Monday, 14 February 2011


Everyone is wrong sometimes. Don't tell me about spritual leaders claiming a hotline to a higher being - we're talking ordinary people here, and publishers are as ordinary as the rest of us.

But, more interestingly and relevantly, define "wrong". You will have heard stories of famous authors/books who were rejected 99 times before going on to be massive. So, does this mean that all the publishers who rejected them were wrong? As an example known personally to me, Keren David had When I Was Joe rejected many times before it was picked up, and it's now doing phenomenally well on shortlists. As I should know, as she just beat me to runner-up place in the North East Book Award.

You will also have heard of authors who were serially rejected, then self-published, and who then were picked up by a publisher and given a contract.

So, the implication is that those publishers were wrong. And they might have been, not being infallible etc, but I'd like you to consider some other possibilities. (And nearly all of these apply to agents, too.)

As I say, define "wrong". If by "wrong" you mean that they have missed making a load of money because they too would have made a huge success of this book, then no, not necessarily. If you mean that they ought to have said yes because any non-stupid publisher would have recognised the commercial merit of the book, and since they didn't they must be stupid, again, no, not necessarily.

In order to understand, consider the reasons why a publisher may validly and sensibly reject a book that goes on to be a success. Even a good book. Even, occasionally, a really really good book.

Good reasons why a publisher might reject a potentially commercially successful / critically acclaimed / classic book and not feel like blushing afterwards:
  1. It's not the sort of book they publish and therefore they would not make a good job of it / wouldn't have the necessary marketing (eg) budget for it - different books do require different expertise. If they'd taken it on, we might never have heard of it.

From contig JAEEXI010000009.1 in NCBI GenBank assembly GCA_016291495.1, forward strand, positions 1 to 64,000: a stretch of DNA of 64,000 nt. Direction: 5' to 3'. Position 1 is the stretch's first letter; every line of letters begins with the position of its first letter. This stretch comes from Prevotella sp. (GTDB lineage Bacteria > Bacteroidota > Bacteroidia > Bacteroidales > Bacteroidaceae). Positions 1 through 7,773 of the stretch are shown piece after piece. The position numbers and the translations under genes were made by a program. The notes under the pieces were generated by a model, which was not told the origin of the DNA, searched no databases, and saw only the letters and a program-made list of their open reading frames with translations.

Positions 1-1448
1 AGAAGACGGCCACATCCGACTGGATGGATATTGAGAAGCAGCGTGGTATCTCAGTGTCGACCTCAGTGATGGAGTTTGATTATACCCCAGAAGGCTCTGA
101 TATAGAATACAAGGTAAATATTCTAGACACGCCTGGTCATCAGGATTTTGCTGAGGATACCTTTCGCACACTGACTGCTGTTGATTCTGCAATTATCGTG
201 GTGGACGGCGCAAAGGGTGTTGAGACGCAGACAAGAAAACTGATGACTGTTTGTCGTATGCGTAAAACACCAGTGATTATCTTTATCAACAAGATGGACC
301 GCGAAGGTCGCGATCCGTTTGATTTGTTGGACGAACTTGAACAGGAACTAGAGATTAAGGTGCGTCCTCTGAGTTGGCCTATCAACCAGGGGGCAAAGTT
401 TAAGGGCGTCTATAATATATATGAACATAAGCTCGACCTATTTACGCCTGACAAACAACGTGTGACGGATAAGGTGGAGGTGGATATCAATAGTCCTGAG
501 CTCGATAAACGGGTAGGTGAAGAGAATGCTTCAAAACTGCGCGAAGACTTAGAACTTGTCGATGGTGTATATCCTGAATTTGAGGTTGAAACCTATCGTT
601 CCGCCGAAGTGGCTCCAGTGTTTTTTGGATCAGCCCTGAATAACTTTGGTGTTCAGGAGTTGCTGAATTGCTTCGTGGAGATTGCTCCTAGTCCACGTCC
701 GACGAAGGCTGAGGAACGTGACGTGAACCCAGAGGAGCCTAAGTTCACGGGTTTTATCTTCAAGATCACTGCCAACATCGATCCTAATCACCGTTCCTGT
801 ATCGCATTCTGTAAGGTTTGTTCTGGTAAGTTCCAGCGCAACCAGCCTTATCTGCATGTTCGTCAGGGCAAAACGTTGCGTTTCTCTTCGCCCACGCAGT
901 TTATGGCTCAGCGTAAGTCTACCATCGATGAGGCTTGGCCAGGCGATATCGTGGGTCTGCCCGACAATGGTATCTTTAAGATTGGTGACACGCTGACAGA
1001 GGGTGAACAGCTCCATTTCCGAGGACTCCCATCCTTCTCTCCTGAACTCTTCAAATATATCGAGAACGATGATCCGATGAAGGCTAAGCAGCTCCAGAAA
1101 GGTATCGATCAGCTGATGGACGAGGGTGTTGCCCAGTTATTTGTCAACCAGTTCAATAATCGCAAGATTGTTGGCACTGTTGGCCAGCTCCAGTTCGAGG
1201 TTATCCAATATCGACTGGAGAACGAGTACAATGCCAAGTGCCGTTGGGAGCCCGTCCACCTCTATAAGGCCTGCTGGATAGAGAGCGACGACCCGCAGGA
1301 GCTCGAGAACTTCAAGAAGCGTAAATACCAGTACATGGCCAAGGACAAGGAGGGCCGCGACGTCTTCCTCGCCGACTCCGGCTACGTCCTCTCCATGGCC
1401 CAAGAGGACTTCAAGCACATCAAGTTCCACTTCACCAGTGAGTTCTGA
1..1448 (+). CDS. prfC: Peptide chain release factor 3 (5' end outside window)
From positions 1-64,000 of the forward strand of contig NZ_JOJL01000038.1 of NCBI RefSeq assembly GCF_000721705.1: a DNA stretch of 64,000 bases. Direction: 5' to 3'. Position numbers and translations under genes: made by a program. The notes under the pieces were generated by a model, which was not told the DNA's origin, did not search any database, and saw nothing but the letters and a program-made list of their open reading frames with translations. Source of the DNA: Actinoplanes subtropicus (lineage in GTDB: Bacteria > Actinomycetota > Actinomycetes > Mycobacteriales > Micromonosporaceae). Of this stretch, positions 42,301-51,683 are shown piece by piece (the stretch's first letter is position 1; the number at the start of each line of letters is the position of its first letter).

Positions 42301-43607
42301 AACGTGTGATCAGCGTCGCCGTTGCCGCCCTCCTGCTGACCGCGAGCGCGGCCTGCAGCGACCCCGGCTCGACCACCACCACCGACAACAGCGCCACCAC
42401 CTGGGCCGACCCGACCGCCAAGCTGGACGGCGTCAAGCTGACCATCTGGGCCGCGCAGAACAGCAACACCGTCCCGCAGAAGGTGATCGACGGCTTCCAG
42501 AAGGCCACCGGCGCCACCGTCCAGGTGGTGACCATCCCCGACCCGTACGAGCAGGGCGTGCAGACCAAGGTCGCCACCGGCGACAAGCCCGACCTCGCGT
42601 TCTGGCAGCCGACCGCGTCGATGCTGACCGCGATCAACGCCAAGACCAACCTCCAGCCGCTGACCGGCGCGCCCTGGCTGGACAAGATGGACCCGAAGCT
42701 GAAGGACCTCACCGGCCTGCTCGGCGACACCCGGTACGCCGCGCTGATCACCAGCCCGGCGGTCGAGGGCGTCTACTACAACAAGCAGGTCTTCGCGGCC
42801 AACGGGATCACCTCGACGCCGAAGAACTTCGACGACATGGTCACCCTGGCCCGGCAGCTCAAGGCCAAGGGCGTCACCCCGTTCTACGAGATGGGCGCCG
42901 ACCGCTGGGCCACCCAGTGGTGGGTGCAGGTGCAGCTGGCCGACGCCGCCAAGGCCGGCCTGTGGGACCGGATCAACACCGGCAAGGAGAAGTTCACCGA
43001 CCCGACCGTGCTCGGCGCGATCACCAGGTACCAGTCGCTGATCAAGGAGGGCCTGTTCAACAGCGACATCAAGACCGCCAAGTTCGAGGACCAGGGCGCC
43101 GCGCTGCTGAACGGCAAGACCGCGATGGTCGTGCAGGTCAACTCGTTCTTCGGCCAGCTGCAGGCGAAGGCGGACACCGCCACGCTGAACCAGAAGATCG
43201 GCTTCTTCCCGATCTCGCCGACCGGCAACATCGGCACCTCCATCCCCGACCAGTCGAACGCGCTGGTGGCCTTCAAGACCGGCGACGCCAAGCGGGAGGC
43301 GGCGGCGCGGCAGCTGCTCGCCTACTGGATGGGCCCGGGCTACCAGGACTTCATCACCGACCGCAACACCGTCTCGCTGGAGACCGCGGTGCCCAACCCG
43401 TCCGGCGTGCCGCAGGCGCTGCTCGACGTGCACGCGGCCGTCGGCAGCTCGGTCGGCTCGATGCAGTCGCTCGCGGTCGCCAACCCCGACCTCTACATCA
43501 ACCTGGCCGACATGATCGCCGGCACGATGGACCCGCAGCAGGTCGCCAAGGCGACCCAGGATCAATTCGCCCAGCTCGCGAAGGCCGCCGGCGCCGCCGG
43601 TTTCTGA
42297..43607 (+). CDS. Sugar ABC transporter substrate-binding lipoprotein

2. They have filled their list for the next year (or whatever) and can't take on anything else and commit time and money to it in a time-scale acceptable to an agent/author who might be knocked down by a bus before the next possible publication date 25 years hence. You see, publishers tend to have a very small number (depending on the size of the company) of "lead titles" each month, scheduled up to 18 months (or sometimes more) ahead. If they have their max of lead titles and your book is important enough to require it to be a lead title (or your agent wouldn't have it any other way), then they can't rightly commit to it and would be doing you a disservice in taking it. Publishers have to take on only the amount they can deal with well. Remember that a lot of their costs have to be paid long before they can expect any income, so budgets are an issue.
  3. They are scheduled to publish another book which would be in competition with it. In some cases this might not be a problem but it easily could be.
  4. The editor in question just personally doesn't love the book enough. As you will agree, everyone has different opinions about books, and you DO need an editor who loves yours. If she/he doesn't, she/he can't speak up for it at the acquisitions meeting and it simply won't get taken on, even if another editor in another company might have loved it. It really is and MUST be largely personal choice. The same hugely applies to agents.
  5. Some books that become huge commercial successes, are, in the humble opinion of yours truly, utter tripe, and have absolutely nothing about them that anyone who fulfilled the criteria of sanity and consciousness and wasn't drunk or stoned would ever detect.
Apart from that, yeah, publishers are sometimes "wrong" - in the sense that sometimes they say no when they should say yes and sometimes they say yes when they will wish they'd said no. (For example, to the Wayne Rooney autobiographies.) But let's not get it into our heads that this whole business of saying which book is going to work or not could or should ever be an exact science. It's a weird weird world out there, with beautifully unpredictable readers who can turn a dead-cert into a disappearing act or dress the Emperor in the most glittering new clothes.